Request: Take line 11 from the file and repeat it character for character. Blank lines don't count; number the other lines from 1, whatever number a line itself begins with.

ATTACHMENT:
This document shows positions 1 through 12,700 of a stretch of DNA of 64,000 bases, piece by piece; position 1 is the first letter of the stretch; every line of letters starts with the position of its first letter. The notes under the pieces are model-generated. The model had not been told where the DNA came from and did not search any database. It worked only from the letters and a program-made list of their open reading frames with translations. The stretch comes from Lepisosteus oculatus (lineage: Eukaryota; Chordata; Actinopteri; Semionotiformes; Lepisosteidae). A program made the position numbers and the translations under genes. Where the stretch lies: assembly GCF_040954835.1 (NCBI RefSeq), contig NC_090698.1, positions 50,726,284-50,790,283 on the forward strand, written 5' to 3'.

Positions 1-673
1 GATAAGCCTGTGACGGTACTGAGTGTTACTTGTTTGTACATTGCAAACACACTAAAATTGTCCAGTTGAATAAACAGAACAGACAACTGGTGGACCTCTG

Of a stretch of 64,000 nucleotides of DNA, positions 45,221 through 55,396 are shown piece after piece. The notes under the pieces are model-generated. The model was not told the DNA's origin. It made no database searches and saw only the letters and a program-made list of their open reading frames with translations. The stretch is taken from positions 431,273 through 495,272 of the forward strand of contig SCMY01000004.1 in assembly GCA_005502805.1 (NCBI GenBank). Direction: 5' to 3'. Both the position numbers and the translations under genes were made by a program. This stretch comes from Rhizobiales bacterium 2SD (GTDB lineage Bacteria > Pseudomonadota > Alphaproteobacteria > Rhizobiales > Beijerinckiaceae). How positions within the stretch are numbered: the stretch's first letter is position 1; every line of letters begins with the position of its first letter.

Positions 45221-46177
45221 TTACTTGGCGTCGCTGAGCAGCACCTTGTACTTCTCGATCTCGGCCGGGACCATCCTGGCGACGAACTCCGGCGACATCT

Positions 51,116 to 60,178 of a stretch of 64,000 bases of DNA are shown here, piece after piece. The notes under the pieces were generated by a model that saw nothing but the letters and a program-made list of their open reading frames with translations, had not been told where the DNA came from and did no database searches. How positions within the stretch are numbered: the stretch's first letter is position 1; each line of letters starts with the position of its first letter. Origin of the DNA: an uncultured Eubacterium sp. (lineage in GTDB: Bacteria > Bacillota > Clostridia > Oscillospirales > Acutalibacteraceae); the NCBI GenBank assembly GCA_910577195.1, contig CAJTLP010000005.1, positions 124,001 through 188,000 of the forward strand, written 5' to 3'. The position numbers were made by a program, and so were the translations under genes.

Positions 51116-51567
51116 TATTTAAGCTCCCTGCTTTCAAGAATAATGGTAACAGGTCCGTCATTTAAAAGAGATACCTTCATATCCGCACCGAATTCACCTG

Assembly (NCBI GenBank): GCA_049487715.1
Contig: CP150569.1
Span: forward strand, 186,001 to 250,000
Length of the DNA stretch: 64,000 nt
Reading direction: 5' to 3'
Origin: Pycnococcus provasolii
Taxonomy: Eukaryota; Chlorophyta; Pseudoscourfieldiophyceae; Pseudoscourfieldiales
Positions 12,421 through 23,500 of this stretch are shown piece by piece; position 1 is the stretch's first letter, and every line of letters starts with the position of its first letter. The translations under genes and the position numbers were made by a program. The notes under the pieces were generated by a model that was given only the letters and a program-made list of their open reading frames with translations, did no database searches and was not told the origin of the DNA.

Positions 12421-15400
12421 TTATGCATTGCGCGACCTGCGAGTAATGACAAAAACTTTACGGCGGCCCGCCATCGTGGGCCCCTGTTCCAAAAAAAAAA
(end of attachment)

Contig: CP150569.1